Diversity initiatives have been a growing focus in health care as providers nationwide seek to reach underserved communities of color. African American, Asian, Hispanic and Hispanic patients collectively comprised less than 20% of Medicare hospice patients in 2018, according to the National Hospice and Palliative Organization, while Caucasians were at 80%. Breaking down barriers preventing access to care has posed challenges for hospices that are working to better understand and connect with these groups.
Health care disparities affecting people of color have been pervasive for decades, but last year’s protests following the death of George Floyd brought renewed attention to the issue. Racial and ethnic disparities have been an impetus for hospices’ work to foster greater diversity within their organizations, according to a 2020 study published in the BMJ Supportive & Palliative Care Journal.
Integrating elements to foster diversity into value-based programs signals that CMS is seeking to ensure that every community has access to high quality care, according to Nicole McCann-Davis, chair of the NHPCO’s Diversity Advisory Council and associate vice president of health equity and access at Seasons Hospice & Palliative Care. Seasons is an AccentCare company.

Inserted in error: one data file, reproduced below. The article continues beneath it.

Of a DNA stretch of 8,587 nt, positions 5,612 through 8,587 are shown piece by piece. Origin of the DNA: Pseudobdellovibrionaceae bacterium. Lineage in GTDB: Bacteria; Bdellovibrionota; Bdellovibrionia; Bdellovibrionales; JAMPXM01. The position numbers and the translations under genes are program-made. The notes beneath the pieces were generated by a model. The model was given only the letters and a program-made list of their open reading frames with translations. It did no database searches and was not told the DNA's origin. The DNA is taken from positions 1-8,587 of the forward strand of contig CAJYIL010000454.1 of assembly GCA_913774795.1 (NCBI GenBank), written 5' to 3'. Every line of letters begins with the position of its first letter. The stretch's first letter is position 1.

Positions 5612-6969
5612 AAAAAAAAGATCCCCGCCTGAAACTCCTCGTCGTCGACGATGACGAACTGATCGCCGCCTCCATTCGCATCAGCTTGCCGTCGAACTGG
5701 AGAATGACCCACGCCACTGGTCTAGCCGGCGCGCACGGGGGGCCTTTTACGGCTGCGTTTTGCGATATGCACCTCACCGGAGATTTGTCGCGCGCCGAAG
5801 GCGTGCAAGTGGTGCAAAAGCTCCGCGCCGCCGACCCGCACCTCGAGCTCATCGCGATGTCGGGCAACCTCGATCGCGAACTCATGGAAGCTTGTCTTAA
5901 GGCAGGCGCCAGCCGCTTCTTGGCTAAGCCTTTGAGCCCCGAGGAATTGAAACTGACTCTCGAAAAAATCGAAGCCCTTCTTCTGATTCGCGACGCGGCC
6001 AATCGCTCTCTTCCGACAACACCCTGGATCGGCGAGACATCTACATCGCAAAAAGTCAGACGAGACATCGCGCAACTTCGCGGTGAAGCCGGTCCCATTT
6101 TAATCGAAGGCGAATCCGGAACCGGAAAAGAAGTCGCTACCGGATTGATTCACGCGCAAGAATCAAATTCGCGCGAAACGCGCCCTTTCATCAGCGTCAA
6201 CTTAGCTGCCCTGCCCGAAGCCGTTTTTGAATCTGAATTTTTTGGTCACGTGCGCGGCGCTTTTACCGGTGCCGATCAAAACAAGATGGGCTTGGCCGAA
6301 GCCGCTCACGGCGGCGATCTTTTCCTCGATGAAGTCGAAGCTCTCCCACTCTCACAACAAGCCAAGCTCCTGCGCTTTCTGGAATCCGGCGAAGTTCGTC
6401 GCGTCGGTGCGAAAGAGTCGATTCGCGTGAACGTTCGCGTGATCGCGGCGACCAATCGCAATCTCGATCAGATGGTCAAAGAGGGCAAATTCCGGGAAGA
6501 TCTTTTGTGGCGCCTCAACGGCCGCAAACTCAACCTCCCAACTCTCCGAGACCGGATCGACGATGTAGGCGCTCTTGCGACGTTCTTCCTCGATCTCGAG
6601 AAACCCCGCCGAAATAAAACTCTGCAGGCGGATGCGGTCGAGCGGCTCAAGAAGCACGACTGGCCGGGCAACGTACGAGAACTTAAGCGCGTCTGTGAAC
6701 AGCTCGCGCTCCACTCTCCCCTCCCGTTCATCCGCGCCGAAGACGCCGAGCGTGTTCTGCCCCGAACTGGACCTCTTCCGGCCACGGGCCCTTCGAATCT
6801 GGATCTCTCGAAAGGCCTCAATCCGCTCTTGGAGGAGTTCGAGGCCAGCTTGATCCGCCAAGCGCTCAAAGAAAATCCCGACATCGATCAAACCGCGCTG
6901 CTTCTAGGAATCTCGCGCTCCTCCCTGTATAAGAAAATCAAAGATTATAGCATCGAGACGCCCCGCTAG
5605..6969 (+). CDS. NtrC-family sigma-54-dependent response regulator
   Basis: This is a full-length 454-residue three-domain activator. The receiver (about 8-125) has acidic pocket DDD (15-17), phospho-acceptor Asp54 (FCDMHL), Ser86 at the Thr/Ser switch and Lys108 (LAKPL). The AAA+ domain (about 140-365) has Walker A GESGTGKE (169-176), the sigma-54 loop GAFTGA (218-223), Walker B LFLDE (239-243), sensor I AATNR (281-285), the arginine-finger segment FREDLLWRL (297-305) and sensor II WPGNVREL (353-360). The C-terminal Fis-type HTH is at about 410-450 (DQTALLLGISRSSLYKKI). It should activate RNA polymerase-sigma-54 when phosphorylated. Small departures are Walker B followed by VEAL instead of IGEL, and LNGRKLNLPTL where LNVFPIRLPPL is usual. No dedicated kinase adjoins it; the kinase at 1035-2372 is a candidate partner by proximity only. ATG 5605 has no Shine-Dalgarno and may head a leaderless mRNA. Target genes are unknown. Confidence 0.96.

“Providing hospice care to underserved communities and being intentional with meeting underserved patients where they are will potentially no longer be an option. This is essentially a call to action for all health care organizations to provide high quality and equitable care,” McCann-Davis told Hospice News. “Hospice organizations will have to dig deeper to understand patient needs and they may need to expand their traditional plans of care to address them.”